Will Another Payout Fix Facebook?

The $550 million settlement is a historic but relatively small amount in the context of the company’s overall finances. Facebook announced the settlement Wednesday as part of its latest earnings report. The company reported about $21 billion in revenue and more than $7 billion in profit just in the last three months of 2019.

It remains to be seen how many consumers will join the class in the Illinois case, but attorneys for the plaintiffs suggest each individual class member may get $200 or more from the settlement.

However, the numbers could been even higher if the plaintiffs had won their case in a trial.

The Illinois Biometric Information Privacy Act allows for $1,000 to $5,000 in damages for each violation of the law. Because the law hasn’t been tested in court, it’s unclear how you would count up alleged violations. With millions of Facebook users in Illinois, a judgement could theoretically have landed in the billions of dollars.

“I'm almost not sure who won in this case,” said Northwestern’s Matthew Kugler.

The Illinois lawsuit isn’t the first time Facebook’s facial recognition practices have landed the company in hot water.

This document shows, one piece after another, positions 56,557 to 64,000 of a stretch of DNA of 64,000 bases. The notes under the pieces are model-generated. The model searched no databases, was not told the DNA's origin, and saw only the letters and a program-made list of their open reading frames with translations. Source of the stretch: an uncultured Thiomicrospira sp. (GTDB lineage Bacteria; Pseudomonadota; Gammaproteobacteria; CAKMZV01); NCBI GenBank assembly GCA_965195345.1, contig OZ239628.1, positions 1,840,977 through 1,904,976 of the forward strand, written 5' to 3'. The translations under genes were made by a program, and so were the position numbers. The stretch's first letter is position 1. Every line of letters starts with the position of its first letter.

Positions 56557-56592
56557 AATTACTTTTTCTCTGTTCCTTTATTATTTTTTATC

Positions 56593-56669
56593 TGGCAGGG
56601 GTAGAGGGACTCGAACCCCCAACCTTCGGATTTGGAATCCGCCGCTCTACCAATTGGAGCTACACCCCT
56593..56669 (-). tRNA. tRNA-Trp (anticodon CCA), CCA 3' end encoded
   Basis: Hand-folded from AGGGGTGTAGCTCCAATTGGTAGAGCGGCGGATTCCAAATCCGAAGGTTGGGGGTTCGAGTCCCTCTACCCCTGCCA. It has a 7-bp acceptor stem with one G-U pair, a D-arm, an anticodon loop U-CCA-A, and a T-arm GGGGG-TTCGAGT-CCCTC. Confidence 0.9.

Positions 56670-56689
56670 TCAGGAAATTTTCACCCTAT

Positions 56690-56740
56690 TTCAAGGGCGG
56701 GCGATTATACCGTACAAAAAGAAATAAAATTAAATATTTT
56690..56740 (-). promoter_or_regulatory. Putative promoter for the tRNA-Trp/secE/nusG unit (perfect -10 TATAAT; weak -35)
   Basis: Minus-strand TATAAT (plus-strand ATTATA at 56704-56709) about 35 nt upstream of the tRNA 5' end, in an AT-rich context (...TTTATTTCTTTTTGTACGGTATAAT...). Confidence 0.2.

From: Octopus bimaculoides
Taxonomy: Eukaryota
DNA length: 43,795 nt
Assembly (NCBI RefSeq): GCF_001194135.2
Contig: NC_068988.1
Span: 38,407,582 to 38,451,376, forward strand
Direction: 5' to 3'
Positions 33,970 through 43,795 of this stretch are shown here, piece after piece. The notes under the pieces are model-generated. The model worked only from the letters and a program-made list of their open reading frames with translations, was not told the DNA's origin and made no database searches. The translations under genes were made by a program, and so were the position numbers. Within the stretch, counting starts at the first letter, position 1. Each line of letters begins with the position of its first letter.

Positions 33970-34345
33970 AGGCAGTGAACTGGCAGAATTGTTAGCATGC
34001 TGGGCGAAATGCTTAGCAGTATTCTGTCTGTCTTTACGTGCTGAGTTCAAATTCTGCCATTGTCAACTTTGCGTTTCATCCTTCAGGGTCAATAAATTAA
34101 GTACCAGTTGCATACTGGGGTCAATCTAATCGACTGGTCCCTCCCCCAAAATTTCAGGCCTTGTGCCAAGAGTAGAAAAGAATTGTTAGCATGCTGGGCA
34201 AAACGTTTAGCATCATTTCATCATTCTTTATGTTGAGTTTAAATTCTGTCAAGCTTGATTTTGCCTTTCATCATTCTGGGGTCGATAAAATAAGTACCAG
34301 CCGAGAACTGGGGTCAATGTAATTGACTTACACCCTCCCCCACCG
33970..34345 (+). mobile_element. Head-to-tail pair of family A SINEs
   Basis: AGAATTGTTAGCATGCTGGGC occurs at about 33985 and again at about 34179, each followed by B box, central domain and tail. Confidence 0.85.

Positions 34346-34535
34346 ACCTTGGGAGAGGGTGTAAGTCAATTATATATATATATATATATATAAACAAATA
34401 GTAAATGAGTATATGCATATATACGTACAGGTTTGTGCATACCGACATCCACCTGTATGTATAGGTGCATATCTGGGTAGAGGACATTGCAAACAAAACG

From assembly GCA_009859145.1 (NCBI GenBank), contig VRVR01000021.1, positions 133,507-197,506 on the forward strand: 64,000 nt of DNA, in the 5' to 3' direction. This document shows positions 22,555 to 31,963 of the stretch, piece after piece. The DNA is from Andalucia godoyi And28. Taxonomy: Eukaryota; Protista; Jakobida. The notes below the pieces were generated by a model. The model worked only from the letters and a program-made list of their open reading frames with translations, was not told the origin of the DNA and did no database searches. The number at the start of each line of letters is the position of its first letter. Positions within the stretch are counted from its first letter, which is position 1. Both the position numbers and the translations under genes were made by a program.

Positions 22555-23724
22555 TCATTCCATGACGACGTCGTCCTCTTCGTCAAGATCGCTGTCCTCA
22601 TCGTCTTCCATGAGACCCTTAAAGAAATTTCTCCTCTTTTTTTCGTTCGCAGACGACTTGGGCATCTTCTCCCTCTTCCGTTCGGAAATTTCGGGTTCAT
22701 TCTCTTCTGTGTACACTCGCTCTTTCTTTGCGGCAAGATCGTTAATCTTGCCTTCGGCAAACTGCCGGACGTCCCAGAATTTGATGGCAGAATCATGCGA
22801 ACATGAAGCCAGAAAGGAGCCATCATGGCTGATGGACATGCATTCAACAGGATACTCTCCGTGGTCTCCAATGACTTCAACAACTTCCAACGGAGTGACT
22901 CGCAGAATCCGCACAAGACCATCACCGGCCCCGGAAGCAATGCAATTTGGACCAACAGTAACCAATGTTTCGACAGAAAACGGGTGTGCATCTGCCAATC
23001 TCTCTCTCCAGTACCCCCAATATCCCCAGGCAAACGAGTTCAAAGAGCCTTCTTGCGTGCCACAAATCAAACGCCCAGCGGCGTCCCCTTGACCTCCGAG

A 2019 Consumer Reports investigation found that some Facebook users never received a setting to turn off facial recognition that was available on most Facebook accounts. Last summer, the Federal Trade Commission cited CR's findings in its announcement of a multifaceted settlement against Facebook that included a $5 billion fine for a number of privacy violations.

As part of the FTC settlement, Facebook is required to provide “clear and conspicuous notice” of its use of facial recognition technology, and obtain affirmative express user consent before it uses facial recognition for any new purposes. The company announced a fix for the problem in September of last year. A Facebook spokeswoman later said that the setting had finally rolled out to the affected accounts, which numbered in the tens of millions, according to the FTC.